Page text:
Twenty Things Found in the Pockets of Your Enemies
Originally posted on Friday 10-05-2012 02:01 AM at koboldquarterly.com
http://www.koboldquarterly.com/k/wp-...2/10/Flute.jpgRandom generation tables have been utilized for D&D since the genesis of the original Dungeon Masters Guide. Over the years, they have provided that extra random element of a game, inspiring everything from chance meetings and unusual terrain to unexpected treasures.
Harkening back to the traditions of the AD&D appendices, presented here is a table to facilitate improvisation and adventure design by adding a little flavor to an enemy’s loot. Any intelligent enemy race can have a family, friends, allies, and a life outside of what the players know. Perhaps they owned a tavern or were on a grand quest of their own before they fell to a party of heroes.
The table detailed below can provide items by rolling a d20 for random selection or by being purposefully chosen by the gamemaster. These types of lists are useful during adventure preparation, either by using the items verbatim or by letting them serve as inspiration for creating other paraphernalia. On the other hand, it can be used on the fly during a game as characters attempt to loot their slain enemies, although I would suggest at least reading through the options beforehand.
The items can be used in a variety of ways, influencing the game as much or as little as the GM deems appropriate. For instance, finding an ornate dagger may seem rather mundane, but this dagger may have belonged to a necromancer, could be the key to unlocking an ancient tomb, or might have an agenda of its own. They have the ability to spawn an entire adventure or merely provide additional flavor to an existing encounter. These things are left up to the GM to decide and the players to discover.
Sections written in italics are to be read or paraphrased aloud, while any additional text denotes suggested detail or GM knowledge. Once an option has been used, fill in the slot with your own entry to keep the table fully stocked with unique ideas.
- 1. A dark, mahogany box roughly the size of a dozen coins. The box does not appear to have any obvious hinges or opening mechanisms. Perception check (hard DC): A tiny hidden latch can be found, and the box is opened easily. Inside and laid together are a matching set of ten gold coins. Each coin is ornately crafted, but slight variations in the coins suggest that they may have been individually handmade.
- 2. A smoky black precious stone. When held up to the light you can see the back of a devil pressed against the gem, but no matter how you turn it, you can never see its face.
- 3. A small pouch with a moist eye within it. When you bring it into the light, you see the pupil quickly constrict. Religion check (medium DC): This is the living eye of a dedicated follower of the god of orcs. The original owner can still see from this eye.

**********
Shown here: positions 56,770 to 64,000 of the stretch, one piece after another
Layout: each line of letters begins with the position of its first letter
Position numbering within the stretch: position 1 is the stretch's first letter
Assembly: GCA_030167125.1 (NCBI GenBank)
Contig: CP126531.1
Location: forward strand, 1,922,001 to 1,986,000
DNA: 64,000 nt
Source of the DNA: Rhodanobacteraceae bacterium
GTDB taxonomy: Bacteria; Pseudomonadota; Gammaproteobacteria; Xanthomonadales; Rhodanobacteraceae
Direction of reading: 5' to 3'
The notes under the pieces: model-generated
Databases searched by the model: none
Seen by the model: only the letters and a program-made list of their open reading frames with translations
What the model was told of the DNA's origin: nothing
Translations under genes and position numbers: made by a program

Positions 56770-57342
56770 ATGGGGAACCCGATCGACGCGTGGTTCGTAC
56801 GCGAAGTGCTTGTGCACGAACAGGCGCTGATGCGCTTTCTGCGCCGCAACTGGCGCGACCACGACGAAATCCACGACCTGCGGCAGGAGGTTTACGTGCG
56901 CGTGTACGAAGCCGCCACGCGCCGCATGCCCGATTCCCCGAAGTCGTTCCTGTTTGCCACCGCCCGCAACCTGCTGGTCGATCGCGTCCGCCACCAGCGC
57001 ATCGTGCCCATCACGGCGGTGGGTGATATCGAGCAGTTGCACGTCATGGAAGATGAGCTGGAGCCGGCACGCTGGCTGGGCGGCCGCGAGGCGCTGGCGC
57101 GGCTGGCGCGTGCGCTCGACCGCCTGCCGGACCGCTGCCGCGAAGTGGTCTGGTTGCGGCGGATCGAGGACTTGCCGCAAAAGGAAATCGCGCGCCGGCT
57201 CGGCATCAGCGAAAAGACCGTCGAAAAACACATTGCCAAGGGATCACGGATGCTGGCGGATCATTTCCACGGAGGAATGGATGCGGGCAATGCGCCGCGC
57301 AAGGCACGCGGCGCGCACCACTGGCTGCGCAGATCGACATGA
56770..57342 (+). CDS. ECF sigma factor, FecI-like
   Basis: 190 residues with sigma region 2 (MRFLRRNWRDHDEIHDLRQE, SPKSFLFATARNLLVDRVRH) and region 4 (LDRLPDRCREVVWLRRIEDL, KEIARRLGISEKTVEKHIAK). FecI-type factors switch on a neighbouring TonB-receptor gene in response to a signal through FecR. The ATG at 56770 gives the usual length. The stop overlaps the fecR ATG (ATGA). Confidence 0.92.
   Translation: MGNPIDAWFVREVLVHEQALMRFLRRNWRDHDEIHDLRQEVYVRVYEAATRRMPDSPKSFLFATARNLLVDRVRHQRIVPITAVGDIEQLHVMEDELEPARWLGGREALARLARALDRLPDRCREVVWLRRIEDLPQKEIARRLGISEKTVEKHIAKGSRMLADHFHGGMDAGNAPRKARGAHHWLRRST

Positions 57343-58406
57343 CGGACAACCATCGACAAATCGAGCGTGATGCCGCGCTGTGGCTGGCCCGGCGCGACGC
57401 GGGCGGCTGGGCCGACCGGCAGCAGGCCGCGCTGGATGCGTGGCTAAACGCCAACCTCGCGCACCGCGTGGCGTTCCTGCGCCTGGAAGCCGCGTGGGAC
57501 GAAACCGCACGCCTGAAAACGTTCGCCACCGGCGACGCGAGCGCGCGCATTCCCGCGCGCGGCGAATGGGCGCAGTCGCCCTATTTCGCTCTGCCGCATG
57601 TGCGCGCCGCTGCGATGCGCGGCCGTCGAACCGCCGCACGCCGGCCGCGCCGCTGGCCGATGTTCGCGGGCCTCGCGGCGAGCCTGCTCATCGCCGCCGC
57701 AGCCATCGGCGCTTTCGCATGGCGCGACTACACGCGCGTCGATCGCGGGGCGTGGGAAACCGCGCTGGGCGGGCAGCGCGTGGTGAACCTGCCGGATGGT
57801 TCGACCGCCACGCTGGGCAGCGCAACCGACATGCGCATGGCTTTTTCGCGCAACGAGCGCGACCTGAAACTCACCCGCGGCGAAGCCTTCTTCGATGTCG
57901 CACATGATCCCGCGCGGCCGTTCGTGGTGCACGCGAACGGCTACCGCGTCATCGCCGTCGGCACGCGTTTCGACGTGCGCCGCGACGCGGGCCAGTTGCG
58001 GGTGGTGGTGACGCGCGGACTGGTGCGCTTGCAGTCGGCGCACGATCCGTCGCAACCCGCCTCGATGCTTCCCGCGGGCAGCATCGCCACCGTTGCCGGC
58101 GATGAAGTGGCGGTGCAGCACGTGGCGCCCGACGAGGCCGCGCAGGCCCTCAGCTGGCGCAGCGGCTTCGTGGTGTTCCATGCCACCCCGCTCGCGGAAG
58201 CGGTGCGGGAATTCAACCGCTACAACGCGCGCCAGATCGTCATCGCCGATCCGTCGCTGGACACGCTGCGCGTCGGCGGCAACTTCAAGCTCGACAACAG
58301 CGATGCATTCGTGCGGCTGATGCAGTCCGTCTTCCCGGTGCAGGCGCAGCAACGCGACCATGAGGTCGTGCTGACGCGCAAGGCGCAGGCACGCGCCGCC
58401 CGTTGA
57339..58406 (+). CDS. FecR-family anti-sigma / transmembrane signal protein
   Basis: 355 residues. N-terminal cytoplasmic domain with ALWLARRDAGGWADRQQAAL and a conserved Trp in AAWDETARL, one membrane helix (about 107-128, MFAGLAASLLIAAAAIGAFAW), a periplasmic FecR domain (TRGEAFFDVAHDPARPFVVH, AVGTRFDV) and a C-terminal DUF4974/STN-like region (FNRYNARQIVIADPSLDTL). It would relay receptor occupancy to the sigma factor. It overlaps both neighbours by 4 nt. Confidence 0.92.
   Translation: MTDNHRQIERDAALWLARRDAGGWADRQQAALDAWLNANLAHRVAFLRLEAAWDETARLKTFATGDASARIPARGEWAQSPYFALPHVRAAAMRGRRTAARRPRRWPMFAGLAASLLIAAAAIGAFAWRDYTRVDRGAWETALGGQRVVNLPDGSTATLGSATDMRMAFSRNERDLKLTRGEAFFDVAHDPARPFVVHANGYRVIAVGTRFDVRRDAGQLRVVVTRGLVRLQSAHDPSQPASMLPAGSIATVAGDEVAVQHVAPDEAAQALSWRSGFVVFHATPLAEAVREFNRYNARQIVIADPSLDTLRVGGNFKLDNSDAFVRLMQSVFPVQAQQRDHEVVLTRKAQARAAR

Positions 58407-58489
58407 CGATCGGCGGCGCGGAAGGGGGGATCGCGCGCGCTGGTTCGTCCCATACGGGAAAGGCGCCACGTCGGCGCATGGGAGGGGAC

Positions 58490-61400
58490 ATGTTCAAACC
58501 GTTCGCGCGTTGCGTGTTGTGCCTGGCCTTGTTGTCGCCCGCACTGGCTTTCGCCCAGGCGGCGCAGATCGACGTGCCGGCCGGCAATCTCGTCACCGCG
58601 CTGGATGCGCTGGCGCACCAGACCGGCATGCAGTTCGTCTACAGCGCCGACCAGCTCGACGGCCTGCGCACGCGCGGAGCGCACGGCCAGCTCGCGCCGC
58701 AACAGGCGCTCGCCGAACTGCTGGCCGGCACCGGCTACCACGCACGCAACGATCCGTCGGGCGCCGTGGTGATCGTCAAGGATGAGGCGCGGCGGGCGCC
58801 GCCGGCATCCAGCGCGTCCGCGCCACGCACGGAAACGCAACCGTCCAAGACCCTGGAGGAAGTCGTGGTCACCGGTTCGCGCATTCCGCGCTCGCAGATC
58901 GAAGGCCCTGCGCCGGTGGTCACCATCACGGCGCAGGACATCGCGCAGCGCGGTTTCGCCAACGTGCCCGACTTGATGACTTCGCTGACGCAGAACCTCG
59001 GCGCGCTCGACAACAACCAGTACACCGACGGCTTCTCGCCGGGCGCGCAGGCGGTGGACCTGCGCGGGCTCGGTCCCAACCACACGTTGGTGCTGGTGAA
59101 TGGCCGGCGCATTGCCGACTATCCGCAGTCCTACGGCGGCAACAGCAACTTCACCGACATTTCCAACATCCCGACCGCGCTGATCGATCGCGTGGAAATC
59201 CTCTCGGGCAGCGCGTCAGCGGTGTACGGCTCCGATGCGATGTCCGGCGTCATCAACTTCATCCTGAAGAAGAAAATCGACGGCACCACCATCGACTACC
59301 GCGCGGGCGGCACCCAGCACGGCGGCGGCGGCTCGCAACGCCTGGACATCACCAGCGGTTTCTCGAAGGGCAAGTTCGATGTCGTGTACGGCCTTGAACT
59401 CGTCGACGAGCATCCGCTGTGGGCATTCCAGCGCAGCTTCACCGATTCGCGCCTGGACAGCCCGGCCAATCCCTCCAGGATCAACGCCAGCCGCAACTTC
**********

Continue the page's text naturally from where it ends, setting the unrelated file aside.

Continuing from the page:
- 4. A legal deed for the ownership of a tavern called the Knotty Pine in a nearby town.
- 5. A pouch full of purple luminescent algae. *Nature check (medium DC): The algae is known to grow only in the Hunting Grounds of the Underdark.
- 6. A silver medallion with dwarven heraldry bearing a frothy mug, a hammer, and the symbol of a dwarven god. Religion check (medium DC): The medallion once belonged to Thoradrim, a legendary paladin imprisoned by angels after falling into disfavor with his god.
- 7. An ink dip pen made entirely of tiny bones, complete with matching inkpot.
- 8. An enchanted wooden flute of unremarkable craft. Arcana check (easy DC): When used, the enchanted flute will play a local tavern favorite, no matter what notes the musician plays. A character must be actively using the mouthpiece for the flute to play music.
- 9. Swaddled in a bundle of furs and tightly bound within a leather pouch rests a basilisk egg.
- 10. A detailed drawing of all the members of your party along with three other persons you don’t recognize. Two of the three unknown people have been crossed out by streaks of blood.
- 11. A collection of papers bound in scaly red skin and sealed with a metal lock that lacks a keyhole. Nature check (easy DC): The book is bound in the skin of a fire drake. Arcana check (hard DC): The lock is of magical origin and can be opened only with fire.
- 12. Wrapped carefully in a silk cloth, there are three skinny darts and a blowgun cleverly disguised as finely carved pipe.
- 13. A dwarven-forged amethyst ring bearing the inscription “Cracked from the hammer of the Forge-Father”
- 14. A small sack filled with eight gears and springs of incremental sizes that appear to be of the same make or set.
- 15. A curved dagger with a hilt carved in the shape of a three-headed lion. History check (medium DC): The lion hilt is the symbol of a wood elf family of high nobility.
- 16. A small bag made of chainmail, tightly tied closed and locked. Found inside is a heart made of glass.
- 17. A fist-sized metal sphere that has been detailed to depict four different demons. Arcana check (medium DC): The four types of demons are a balor, a barlgura, a goristro, and a hezrou.
- 18. A thin strip of paper with three slanted lines on one side and a question on the back reading “For how long can elderberry wine age?”
- 19. A small urn containing ashes, carved to look like the head of a platinum dragon deity.
- 20. A scroll written in Draconic describing the mythical creature known as The Hale Fire. Arcana check (hard DC): One of the first dragons, The Hale Fire was a great black wyrm with only hind legs and gigantic half-feathered wings. Its head was gaunt and boney with a brow encrusted with dozens of curving horns.